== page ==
Life Sciences Queensland (LSQ) member Griffith University is on the verge of developing a breakthrough drug to treat human parainfluenza virus (hPIV) through its Institute for Glycomics on the Gold Coast.
The Institute is co-developing the drug technology with global healthcare enterprise China Grand Pharma’s Australian entity Grand Medical, in Australia’s largest pre-clinical university licence and co-development antiviral deal with Pharma. The goal is to produce a treatment for hPIV — a virus that causes croup in children, is a major complicating illness for immunocompromised patients, and is responsible for a large number of deaths each year in the elderly, all of which place a significant burden on the health system.
With no hPIV drug currently on the market, the Institute is working hard to fast-track its research as it progresses through the pre-clinical stage of development.
Griffith University Institute for Glycomics General Manager Dr Chris Davis said the team hopes to begin clinical trials with its pharma partner by 2023 and have the new drug to market for high-risk populations within the next six to seven years.
“We have been exploring commercialisation opportunities with China Grand Pharma for some time now and it’s fantastic that we’ve been able to partner together to co-develop this much-needed treatment, further reinforcing the effectiveness of a ‘glyco’ approach to developing new drugs,” he said.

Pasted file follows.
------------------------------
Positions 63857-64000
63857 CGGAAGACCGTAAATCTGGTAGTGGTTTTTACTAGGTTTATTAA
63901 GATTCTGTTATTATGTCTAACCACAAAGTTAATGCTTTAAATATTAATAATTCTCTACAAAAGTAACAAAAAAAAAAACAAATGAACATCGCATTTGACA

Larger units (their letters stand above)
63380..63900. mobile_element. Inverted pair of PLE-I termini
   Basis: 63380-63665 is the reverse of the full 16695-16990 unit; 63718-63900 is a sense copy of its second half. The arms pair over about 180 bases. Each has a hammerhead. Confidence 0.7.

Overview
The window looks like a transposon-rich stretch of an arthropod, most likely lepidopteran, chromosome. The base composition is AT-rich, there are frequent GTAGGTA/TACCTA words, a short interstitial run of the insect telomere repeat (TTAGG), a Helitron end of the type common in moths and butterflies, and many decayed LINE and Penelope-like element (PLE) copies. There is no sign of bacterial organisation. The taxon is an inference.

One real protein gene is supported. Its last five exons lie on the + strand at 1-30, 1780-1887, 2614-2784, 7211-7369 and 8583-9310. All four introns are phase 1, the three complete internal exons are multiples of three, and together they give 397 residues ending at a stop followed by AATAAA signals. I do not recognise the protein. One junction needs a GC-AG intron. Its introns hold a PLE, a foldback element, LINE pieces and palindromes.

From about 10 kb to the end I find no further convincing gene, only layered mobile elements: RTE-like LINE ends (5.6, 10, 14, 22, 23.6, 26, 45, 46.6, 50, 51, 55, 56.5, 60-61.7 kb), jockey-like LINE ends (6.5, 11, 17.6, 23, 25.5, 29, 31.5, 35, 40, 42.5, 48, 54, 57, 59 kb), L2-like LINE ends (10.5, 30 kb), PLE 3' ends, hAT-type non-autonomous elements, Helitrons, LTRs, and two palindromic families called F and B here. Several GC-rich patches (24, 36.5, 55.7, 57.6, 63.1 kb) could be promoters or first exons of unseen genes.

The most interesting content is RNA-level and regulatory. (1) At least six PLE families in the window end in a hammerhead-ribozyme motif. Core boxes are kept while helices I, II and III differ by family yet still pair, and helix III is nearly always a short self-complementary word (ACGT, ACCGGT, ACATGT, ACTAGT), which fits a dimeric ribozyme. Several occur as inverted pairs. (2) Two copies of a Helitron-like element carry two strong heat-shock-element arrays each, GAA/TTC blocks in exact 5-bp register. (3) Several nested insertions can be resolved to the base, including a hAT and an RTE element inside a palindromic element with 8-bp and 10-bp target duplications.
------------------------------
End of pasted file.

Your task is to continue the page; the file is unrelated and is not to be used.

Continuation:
Technology co-inventor and Director of the Institute for Glycomics Professor Mark von Itzstein AO said: “For over a decade we have built strong scientific expertise and a robust suite of potent lead molecules against hPIV. This significant co-development program with China Grand Pharma to deliver a new drug to treat hPIV represents a significant milestone for the Institute for Glycomics.”
hPIV commonly causes upper and lower respiratory illnesses in infants, young children, older adults and people with weakened immune systems, with symptoms ranging from a runny nose through to pneumonia.
Transmission occurs from one infected person to another through the air by coughing or sneezing, close personal contact by touching or shaking hands, or by touching objects or surfaces that have traces of hPIV.
LSQ Chief Executive Officer Claire Blain said the partnership between the Institute for Glycomics and China Grand Pharma highlights Queensland’s unmatched research capabilities in glycoscience.
“The Institute’s ongoing biomedical research — not only in the treatment of hPIV, but in a range of vaccines and diagnostics for diseases of global impact — is just another fine example of how the life sciences industry in Queensland is dynamic, sustainable and internationally competitive,” she said.
“We are thrilled to see the Institute lead the charge on hPIV and continue to have a positive impact on human health globally.”
Through its start-of-the-art facilities, the Institute is also working on several other next-generation treatments including for COVID-19, malaria, Ross River virus and strep throat, as well as a potential new cure for gonorrhoea in women.